In computer science, pattern matching is the act of checking some sequence of tokens for the presence of the constituents of some pattern. In contrast to pattern recognition, the match usually has to be exact. The patterns generally have the form of either sequences or tree structures.
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Agda (programming language)
Agda is a proof assistant, i.e. a computer program that can check mathematical proofs. More specifically, it is an interactive system for developing constructive proofs based on the Curry-Howard correspondence in a variant of Per Martin-Löf's Type Theory. It can also be seen as a functional programming language with dependent types. Agda was developed by Ulf Norell, a postdoctoral researcher at Chalmers University of Technology.
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Dependent type
In computer science and logic, a dependent type is a type that depends on a value. Dependent types play a central role in intuitionistic type theory and in the design of functional programming languages like ATS, Agda and Epigram. An example is the type of n-tuples of real numbers. This is a dependent type because the type depends on the value n. Deciding equality of dependent types in a program may require computations.
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Homotopy type theory
In mathematical logic and computer science, homotopy type theory (HoTT) attempts to give an account of the semantics of intensional type theory using the framework of (abstract) homotopy theory, in particular Quillen model categories and weak factorization systems. Conversely, intensional type theory forms a logic for homotopy theory.
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Functional programming
In computer science, functional programming is a programming paradigm that treats computation as the evaluation of mathematical functions and avoids state and mutable data. It emphasizes the application of functions, in contrast to the imperative programming style, which emphasizes changes in state. Functional programming has its roots in lambda calculus, a formal system developed in the 1930s to investigate function definition, function application, and recursion.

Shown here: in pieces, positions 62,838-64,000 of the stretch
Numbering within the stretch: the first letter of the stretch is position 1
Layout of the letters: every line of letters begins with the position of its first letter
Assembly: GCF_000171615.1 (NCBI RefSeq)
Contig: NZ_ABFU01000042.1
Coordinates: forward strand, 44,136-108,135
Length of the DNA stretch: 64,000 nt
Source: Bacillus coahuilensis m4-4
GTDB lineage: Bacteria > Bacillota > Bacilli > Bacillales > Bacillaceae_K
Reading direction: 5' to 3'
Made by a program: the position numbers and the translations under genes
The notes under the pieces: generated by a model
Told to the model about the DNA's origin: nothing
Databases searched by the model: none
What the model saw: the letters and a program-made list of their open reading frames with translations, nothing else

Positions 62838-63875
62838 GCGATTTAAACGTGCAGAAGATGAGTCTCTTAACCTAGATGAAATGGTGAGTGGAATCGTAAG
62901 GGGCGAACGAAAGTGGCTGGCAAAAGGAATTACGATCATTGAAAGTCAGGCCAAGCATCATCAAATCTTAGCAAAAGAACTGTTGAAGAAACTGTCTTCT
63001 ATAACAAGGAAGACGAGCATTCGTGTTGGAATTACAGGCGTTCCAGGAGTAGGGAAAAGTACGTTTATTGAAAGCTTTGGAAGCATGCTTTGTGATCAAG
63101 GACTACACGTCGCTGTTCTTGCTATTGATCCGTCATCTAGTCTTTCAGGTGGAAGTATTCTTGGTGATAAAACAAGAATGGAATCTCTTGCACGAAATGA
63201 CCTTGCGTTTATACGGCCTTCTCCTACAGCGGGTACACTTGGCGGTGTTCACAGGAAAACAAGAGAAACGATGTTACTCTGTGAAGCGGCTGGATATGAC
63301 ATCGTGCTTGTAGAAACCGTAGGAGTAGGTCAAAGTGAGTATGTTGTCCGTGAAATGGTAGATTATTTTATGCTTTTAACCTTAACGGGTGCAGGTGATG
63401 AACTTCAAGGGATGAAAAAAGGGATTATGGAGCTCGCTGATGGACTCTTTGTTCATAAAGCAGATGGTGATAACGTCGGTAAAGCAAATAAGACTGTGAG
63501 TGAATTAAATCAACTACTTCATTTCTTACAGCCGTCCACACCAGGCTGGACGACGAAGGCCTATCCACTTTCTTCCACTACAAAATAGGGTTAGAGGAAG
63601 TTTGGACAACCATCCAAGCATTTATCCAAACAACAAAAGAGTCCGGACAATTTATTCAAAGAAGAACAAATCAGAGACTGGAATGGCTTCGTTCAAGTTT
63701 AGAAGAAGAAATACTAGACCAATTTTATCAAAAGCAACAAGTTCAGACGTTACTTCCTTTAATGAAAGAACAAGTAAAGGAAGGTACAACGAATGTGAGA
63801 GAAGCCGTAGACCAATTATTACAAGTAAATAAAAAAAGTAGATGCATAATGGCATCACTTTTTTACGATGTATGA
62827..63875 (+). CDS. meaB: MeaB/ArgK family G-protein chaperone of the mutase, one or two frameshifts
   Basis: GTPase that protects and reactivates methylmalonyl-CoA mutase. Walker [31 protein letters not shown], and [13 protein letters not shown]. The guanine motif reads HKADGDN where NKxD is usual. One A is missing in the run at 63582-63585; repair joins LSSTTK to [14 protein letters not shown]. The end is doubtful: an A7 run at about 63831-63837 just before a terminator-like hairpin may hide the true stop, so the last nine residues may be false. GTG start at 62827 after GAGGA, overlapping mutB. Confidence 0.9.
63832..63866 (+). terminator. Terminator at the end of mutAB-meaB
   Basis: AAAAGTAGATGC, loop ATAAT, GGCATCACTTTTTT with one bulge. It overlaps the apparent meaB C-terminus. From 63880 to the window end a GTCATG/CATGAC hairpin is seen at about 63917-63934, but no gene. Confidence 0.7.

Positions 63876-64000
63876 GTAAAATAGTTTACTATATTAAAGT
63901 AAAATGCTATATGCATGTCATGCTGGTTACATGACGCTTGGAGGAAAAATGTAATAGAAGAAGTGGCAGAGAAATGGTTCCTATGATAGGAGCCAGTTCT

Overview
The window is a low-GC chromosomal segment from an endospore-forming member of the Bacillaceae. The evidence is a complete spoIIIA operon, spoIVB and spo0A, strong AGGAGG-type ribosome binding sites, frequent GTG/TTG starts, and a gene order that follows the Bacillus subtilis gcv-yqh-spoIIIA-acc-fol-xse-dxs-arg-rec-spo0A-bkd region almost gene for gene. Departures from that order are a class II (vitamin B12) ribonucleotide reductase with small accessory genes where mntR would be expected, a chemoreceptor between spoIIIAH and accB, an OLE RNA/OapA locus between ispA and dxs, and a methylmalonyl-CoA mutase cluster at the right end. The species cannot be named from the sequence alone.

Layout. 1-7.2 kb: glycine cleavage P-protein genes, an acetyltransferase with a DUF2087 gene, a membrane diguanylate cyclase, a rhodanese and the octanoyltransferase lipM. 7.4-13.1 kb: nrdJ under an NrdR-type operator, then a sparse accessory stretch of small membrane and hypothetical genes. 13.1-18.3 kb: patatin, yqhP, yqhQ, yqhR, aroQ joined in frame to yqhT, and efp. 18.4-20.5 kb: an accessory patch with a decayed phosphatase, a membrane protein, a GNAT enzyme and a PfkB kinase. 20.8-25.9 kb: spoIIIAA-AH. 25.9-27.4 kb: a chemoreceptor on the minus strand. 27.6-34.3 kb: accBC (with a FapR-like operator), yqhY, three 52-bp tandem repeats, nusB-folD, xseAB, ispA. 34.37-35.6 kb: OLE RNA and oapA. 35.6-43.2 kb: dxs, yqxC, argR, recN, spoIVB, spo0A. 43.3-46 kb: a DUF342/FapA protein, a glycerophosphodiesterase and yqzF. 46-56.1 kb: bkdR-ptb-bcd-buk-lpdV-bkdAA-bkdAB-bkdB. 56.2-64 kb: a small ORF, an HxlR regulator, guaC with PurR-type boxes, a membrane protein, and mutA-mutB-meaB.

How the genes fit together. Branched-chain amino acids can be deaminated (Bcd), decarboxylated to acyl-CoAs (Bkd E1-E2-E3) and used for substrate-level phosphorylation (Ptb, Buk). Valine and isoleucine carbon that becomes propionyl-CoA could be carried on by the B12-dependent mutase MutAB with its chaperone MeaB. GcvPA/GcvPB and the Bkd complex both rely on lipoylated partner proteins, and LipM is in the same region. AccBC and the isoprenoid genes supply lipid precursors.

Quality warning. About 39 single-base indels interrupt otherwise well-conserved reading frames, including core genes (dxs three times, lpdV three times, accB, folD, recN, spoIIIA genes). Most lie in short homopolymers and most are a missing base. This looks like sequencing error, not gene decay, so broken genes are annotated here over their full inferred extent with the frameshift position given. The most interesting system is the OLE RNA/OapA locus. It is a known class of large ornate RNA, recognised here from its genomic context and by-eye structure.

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Correctness (computer science)
In theoretical computer science, correctness of an algorithm is asserted when it is said that the algorithm is correct with respect to a specification. Functional correctness refers to the input-output behaviour of the algorithm (i.e. , for each input it produces the correct output). A distinction is made between total correctness, which additionally requires that the algorithm terminates, and partial correctness, which simply requires that if an answer is returned it will be correct.
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Axiom
An axiom is a premise or starting point of reasoning. As classically conceived, an axiom is a premise so evident as to be accepted as true without controversy. The word comes from the Greek ¿¿¿¿¿¿ 'that which is thought worthy or fit,' or 'that which commends itself as evident. ' As used in modern logic, an axiom is simply a premise or starting point for reasoning, and equivalent to what Aristotle calls a definition. Axioms define and delimit the realm of analysis.
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Case analysis
For the rule of inference of propositional logic which expresses Case analysis, see Disjunction elimination. Case analysis is one of the most general and applicable methods of analytical thinking, depending only on the division of a problem, decision or situation into a sufficient number of separate cases. Analysing each such case individually may be enough to resolve the initial question.
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